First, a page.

Colorado Attorneys For The Arts
Our local quality of life, regional economic development and national reputation relies on a vibrant creative sector. Colorado Business Committe for the Arts (CBCA) advances Colorado’s creativity vitality by connecting business and the arts. The Colorado Attorneys for the Arts (CAFTA) which rolled out across the state in 2015 is a program of the CBCA and is a pro bono legal referral service, connecting creative entities to volunteer lawyers.
- CAFTA enables qualifying creative individuals and groups to receive pro bono legal support. Legal advice is critical for all business success, including creative enterprises. However, many arts professionals cannot afford market rate legal services. By matching artists with volunteer attorneys, they can focus on what they do best: make art.
- Volunteer attorneys address the arts community’s legal issues by lending their expertise. CAFTA provides a unique community service and professional development opportunity for law firms and their attorneys.
- Colorado’s creative vitality depends on the success of our artists. CAFTA partners with the legal community to boost artists’ career growth and self-sufficiency. A thriving, professional arts community results in economic development, job creation, tourism and higher quality of life for Coloradans.
Who does CAFTA serve?
CAFTA serves individual artists, cultural nonprofits and creative businesses across Colorado. Our definition of “arts” and “creative” is open and inclusive. Clients may include filmmakers, musical groups, visual artists, photographers, actors/directors, craft artisans, writers, designers, creative entrepreneurs and nonprofit cultural organizations. Clients must demonstrate financial need in order to be matched for free legal services.
Who are the volunteer attorneys?
CAFTA works to connect potential creative clients with volunteer attorneys in our database. CAFTA volutneer attorneys represent a wide range of practice areas and legal expertise. They hail from national firms with Colorado offices to general practitioners. Registering as a CAFTA volunteer attorney is not a commitment to take on a particular matter or client. It means you will be notified about pro bono opportunities and you can offer assistance based on your expertise, availability and interests.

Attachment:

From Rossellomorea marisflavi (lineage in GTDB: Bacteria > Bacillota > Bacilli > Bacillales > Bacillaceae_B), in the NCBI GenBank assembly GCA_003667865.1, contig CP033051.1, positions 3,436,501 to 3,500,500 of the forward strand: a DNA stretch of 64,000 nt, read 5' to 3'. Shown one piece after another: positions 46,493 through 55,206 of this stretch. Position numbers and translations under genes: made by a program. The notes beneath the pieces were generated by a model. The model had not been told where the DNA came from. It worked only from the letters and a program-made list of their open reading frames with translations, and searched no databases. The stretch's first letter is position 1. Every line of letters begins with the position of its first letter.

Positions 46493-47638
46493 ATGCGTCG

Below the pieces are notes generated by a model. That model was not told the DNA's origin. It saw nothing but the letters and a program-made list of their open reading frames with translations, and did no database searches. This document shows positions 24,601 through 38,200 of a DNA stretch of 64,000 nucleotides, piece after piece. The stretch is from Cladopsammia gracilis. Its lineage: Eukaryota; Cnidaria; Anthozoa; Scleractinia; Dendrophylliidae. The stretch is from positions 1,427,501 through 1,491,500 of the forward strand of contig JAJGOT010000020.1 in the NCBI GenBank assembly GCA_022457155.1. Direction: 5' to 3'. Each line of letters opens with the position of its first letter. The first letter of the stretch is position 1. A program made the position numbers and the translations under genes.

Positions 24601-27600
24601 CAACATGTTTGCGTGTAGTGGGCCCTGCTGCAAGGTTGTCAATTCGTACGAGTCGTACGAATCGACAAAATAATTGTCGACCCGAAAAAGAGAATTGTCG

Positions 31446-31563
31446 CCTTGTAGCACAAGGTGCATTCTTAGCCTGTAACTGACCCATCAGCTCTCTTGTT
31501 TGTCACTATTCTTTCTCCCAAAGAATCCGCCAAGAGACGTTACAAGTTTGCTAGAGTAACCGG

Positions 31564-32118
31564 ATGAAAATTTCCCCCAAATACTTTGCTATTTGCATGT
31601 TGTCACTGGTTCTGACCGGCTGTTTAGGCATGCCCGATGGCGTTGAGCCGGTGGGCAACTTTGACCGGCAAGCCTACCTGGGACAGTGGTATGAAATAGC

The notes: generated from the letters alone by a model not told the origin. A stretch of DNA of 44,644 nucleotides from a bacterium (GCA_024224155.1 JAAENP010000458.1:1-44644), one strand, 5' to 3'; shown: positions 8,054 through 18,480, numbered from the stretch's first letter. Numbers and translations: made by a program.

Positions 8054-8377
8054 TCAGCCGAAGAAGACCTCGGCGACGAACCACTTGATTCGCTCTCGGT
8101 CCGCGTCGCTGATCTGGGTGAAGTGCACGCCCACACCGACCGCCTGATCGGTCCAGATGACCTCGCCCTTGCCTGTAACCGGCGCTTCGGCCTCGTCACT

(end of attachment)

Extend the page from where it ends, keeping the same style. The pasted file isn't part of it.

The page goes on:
What types of cases does CAFTA accept?
CAFTA’s volunteer attorneys provide pro bono legal services on specific, arts-related matters. CAFTA addresses the following general legal areas:
- Corporate and general business
- Intellectual property (copyright, trademark and licensing)
- Contract drafting, review, and negotiation
- Dispute resolution (mediation and negation)
- Nonprofit formation and tax exemption
- Employment and labor
Legal referrals are only provided for matters related to your or your business’ work in the creative industries. For example, a CAFTA volunteer attorney can help with a landlord/tenant issue but only if it is related to a studio or business space (not a personal residence). Other examples of CAFTA cases include: performance contracts, photography licensing agreements or negotiations between artist and gallery.
CAFTA does not provide referral for some legal matters, such as traffic, criminal, divorce/domestic/family, or personal injury. For disputes and adversarial situations, CAFTA volunteer attorneys can assist with negotiation and settlement but are not expected to assist with litigation or arbitration. CAFTA cannot guarantee a referral for pro bono legal referral.
If you would like to learn more, sign-up for the General CAFTA Mailing List. Questions? Contact Meredith Badler, CBCA Program Manager at 720-428-6720 or email@example.com.
Thank you to the CAFTA Advisory Committee
Dave Ratner, Creative Law Network (Committee Chair)
Cecily Cullen, Center for Visual Art at MSU Denver
Mark Davidson, Lewis Roca Rothgerber LLP
Lisa Gedgaudas, Create Denver at Denver Arts & Venues
Bob Keatinge, Holland & Hart LLP
Bryce Merrill, Biennial of the Americas